Drinking games, as I have previously acknowledged, remain one of the most consistent sources for truly laugh-worthy Playful Games. To keep to the general audiences nature of true pointlessness, we recommend that you simply substitute beer, for example, with root beer, or something of similar non-minor-corrupting ilk.
Today’s example is the game of Yee Ha, or Yee Haw, a.k.a. the Cowboy game, a. k. a. Hula Hula.
The author introduces the game thusly:
First of all, you need as many people as possible sitting in a big circle, and everyone needs a drink on/near them.
The basic idea of the game is to go around the circle using different actions/words until someone messes up, in which case they drink (Remember to agree on how much the loser drinks before the game starts, it can either be a finger, 2, 3, a shot, whatever, but make sure the loser takes it!). Please drink responsibly.
We can easily avoid any necessity for responsible drinking by the simple beer substitution as described above.
And now, for the introductory rules:
You say: Yeehaa
Your action: You throw your arm, with a clenched fist, across your belly in the direction you want to go.
Result: You pass it along to the person next to you. So if person A starts with’Yeehaa’, and throws their arm to their left, person B then takes over and can either go ‘Yeehaa’ again to pass it to person C, or do another action.. Person B cannot however, pass it back to person A using ‘Yeehaa’, you must continue with the flow using this rule.
Note: This is the most essential and basic action, so if you can’t remember any other action, or are unsure, just go ‘Yeehaa’… Although this is also the most common/boring, so try and use something else..
2: Hoe Down
You say: Hoe Down
Your action: You pull your arm down by your side, kind of like your a trucker pulling the horn.
Result: You reverse the order of play. So, if person A says ‘Yeehaa’ to person B, then person B does a ‘Hoe Down’, it goes back to person A, and they can either go ‘Yeehaa’ to person E, or do another action.
Note: If the direction of play is coming from your left, you must use your right arm. If the direction of play is coming from your right, you must use your left arm. Failure to use the correct arm means you lose.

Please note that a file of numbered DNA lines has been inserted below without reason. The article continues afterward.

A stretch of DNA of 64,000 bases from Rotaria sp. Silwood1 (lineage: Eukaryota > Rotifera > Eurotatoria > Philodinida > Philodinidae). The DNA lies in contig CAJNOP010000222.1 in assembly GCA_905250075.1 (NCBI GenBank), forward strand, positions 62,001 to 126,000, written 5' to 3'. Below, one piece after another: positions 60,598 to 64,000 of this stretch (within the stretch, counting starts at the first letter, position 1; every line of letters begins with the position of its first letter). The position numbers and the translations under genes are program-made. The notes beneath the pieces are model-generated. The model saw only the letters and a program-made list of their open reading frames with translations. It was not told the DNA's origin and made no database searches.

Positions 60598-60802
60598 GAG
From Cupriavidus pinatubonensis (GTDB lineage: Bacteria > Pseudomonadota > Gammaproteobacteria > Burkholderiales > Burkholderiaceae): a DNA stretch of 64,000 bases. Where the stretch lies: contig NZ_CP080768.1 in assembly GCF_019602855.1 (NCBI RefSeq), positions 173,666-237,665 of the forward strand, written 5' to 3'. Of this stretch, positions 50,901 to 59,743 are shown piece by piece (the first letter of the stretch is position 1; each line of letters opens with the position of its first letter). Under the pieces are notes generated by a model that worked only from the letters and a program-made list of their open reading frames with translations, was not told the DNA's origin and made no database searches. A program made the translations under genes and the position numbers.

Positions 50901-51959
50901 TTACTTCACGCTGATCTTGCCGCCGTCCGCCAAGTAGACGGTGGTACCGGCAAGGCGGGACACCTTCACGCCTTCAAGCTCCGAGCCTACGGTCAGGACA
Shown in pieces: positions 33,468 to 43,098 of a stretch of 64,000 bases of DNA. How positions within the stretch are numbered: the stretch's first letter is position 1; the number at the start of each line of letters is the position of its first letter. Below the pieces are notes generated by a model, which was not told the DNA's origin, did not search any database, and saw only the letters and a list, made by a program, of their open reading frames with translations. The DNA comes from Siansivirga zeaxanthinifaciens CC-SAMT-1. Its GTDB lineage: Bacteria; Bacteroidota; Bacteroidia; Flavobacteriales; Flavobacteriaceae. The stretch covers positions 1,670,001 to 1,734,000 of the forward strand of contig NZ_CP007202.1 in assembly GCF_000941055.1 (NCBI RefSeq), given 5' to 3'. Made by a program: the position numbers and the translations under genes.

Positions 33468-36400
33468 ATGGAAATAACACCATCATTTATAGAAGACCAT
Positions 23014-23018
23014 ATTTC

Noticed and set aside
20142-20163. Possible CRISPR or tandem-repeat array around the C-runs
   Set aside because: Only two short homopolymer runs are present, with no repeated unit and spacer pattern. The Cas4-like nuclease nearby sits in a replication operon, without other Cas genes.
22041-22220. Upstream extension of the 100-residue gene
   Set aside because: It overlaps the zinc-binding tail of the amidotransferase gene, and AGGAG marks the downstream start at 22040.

3: Ride The Pony / Hay Barn
You say: EITHER ‘Ride The Pony’ OR ‘Hay Barn’, depending on which rule you wish to teach.
Your action: Ride The Pony: Put your right arm up in the air and shake it around as if you’re doing a ‘lasso’, while your left hand is doing a ‘spanking’ action from left to right. Hay Barn: You put you hand/arms slanted above your head to make a ‘roof’.
Result: Skips the next person along. So, if person A says ‘Yeehaa’ to person B, then person B says ‘Ride The Pony’, it is up to person D to go ‘Yeehaa’ or another action. If person C reacts, they lose.
Note: You should only teach 1 of these options, different people play with different rules. ‘Hay Barn’ is more commonly used, but ‘Ride The Pony’ is a little funner.
3.5: The Chant:
Now you know the 3 basic rules, you should start doing the starting chant before each round to get the game going! (Although if people lose often you can skip it now and again). Anyone can start the chant, and if started, everyone else has to join in. Even if you stopped playing the game an hour ago, this starts it up again.. These are the words: Oooooohhhhhhhhhh, let the hula hula games begin, YEEHAA, let the hula hula games begin, YEEHAA, yeehaa…. (That final yeehaa is the person who started the chant, beginning the actual game with a yeehaa). The action for this, is while you say the chant, you hit the top of your legs with both hands, then clap your hands, then hit your legs etc, then during the 2 ‘yeehaas’ you essentially do a ‘Hoe Down’ with both arms.
The above being only the beginning of the madness and mayhem awaiting. Read on. There’s 4: Cow Girl and 5: Hey There Lil Doggie Doggie and 6: Four Wheel Drive and on and on, all the way to the explosively hilarious 12: Grenade.
(this significant silliness brought to our collective attention by the sometimes silly but always significant Bernie Heideman)
see also the barmeister collection